Many websites display a misunderstanding of the nature of pyramids. One such site states that the pyramid stones are megaton (1 million ton) rocks, which could simply never be moved by humans. The blocks were definitely not a million tonnes each. Rather, on average, they weighed about 2.5 tonnes. Surrounding the blocks with teams of men, using cattle as well, which the Egyptians sometimes used, and wetting the sand would have made the job very doable, since the Nova pyramid-building experiment revealed that 20 men could easily pull a two-tonne block along lubricated tracks. 

People assume that since we don’t build such pyramids today, it would have been impossible for the ancient Egyptians to do so. However, in the NOVA pyramid-building experiment it took just 40 days to build a pyramid measuring 6 m (20 ft) high using mainly ancient technologies and a team of just 44 workmen, none of 

The Giza Pyramids and astral alignment

Robert Bauval and Adrian Gilbert theorise that the layout pattern of the pyramids is identical to the three belt stars of the constellation Orion. However, in all probability this is just pure coincidence. The belt of Orion is famous in part because of the natural simplicity of its layout. The arrangement of the Giza pyramids in that pattern was probably because it offered the best line of sight. Being laid out in a diagonal line, the pyramids do not block each other. 

To strengthen the connection with their Orion orientation theory, however, Bauval and Gilbert, using computer software to find when the alignment of the pyramids would have exactly mirrored the constellation Orion in the sky, claimed this occurred in 10,450 BC, and that this is therefore the date, before Egyptian civilisation, that the aliens built the pyramids. However, while there is absolutely no evidence the pyramids existed before the Egyptians, there is abundant evidence that they are the cultural, religious and political products of the early Egyptian state. The Giza pyramids were built during the Fourth Dynasty, which according to current Egyptian chronology, dates to around 2575–2450 BC.

Radiocarbon dating was carried out on the Great Pyramid several times in the 1980s and ’90s. It was initially funded by the Edgar Cayce Foundation, a group that also wanted the pyramids to date to 10,500 BC, because they believed they were remnants of Atlantean society. While this dating method is not always accurate, the radiocarbon date for the Great Pyramid ranged from 2660 to 3809 BC, so not so far off other reckonings. Dating of a funerary boat found buried beside the Great Pyramid was radiocarbon–dated to about 2600 BC. Thus the pyramid certainly does not date from 10,500 BC.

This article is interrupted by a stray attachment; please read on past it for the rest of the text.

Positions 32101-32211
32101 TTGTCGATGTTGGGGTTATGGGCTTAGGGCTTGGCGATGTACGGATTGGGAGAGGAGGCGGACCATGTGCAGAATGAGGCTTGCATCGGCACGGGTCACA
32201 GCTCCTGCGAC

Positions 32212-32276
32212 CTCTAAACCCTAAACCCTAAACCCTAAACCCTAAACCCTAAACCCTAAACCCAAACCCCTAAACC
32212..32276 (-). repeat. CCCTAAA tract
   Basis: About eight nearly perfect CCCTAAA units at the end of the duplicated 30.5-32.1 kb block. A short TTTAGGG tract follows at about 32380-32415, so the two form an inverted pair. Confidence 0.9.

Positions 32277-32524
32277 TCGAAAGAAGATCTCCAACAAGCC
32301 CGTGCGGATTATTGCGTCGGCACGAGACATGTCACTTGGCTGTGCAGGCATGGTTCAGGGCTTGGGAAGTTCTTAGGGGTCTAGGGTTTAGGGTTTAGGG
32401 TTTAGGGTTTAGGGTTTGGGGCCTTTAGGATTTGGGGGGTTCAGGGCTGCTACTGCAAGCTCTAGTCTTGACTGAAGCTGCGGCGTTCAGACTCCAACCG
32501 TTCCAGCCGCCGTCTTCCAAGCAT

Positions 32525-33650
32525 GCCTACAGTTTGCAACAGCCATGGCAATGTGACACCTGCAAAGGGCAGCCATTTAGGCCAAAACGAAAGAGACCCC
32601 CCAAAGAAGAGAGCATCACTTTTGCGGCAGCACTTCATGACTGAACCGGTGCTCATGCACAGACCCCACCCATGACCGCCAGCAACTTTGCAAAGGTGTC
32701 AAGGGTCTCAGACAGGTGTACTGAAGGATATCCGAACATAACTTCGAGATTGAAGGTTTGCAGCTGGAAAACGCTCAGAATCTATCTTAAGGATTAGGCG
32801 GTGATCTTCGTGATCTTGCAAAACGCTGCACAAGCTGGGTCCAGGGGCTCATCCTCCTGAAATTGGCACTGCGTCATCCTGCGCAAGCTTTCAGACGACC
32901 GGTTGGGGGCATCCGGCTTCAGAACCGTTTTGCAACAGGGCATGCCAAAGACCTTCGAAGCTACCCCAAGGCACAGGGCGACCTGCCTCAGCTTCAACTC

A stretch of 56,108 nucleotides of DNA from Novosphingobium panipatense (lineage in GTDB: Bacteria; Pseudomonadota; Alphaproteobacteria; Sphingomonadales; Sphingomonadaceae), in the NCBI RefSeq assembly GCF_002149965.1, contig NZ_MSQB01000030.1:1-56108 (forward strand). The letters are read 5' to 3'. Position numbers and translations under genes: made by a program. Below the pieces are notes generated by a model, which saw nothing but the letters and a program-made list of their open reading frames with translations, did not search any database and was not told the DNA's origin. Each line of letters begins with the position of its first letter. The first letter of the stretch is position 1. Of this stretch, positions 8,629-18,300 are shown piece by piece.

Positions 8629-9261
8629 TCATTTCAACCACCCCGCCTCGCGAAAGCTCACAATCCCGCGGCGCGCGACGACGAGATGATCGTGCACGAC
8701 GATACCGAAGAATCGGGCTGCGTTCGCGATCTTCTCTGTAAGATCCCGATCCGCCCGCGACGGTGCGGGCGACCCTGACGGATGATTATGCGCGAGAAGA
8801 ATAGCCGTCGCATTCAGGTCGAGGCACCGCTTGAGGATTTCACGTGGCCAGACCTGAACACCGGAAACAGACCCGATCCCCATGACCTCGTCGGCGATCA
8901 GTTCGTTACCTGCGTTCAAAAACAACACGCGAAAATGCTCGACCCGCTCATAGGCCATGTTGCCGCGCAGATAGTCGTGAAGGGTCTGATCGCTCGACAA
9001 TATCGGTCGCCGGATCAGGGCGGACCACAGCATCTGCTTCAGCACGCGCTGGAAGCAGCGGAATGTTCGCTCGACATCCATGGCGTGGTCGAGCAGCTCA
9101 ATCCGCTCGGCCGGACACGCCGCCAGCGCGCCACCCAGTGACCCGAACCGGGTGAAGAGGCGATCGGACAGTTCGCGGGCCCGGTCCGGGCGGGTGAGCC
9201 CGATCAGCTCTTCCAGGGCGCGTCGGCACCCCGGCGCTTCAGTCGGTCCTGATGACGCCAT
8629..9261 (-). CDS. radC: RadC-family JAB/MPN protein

Clearly there is abundant evidence that the Great Pyramids were built by very human Egyptians rather than by aliens. Interestingly, probably the world’s leading authority on the Giza pyramids today, Mark Lehner, first went to Egypt as a New Age student, intrigued by the mysteries of the “Sleeping Prophet,” Edgar Cayce. As mentioned, Cayce believed the Giza pyramids to be remnants of an Atlantean society and also asserted there was a “hall of records" beneath the Egyptian Sphinx that held the historical texts of Atlantis. However, the longer Lehner worked on the Giza plateau, the more he realised that such notions “could not stand up to the bedrock reality of the Giza Plateau.” Accordingly he turned to an open-minded scientific method of discovery in order to understand the culture better. One can only hope that alien theorists will be as open-minded as Lehner was to the evidence. 

Sources:This article has drawn on many sources, but moreso those acknowledged below, and especially on Egyptologist Margaret Maitland’s excellent blog, Why the Aliens Did Not Build the Pyramids., The Eloquent Peasant, August 24, 2007. Web, December 28, 2015.Dunn, Jimmy (writing as Alan Winston). About Egyptian Pyramids, Web, January 1, 2016.Lehner, Mark, and Tyson, Peter. Excavating the Lost City, January 1, 2010, Nova Online. Web, January 3, 2016.Lehner, Mark and Nova. Interview with Mark Lehner, Archaeologist, Oriental Institute of the University of Chicago, and Harvard Semitic Museum, PBS Online. Web, January 2, 2016.Shaw, Ian. Building the Great Pyramid,, BBC History/Ancient History, February 17, 2011. Web, December 30, 2015.Shaw, Jonathan. Who Built the Pyramids?, Harvard Magazine (July-August 2003). Web, January 1, 2016.* All dated events in this article are according to the commonly accepted Egyptian chronology.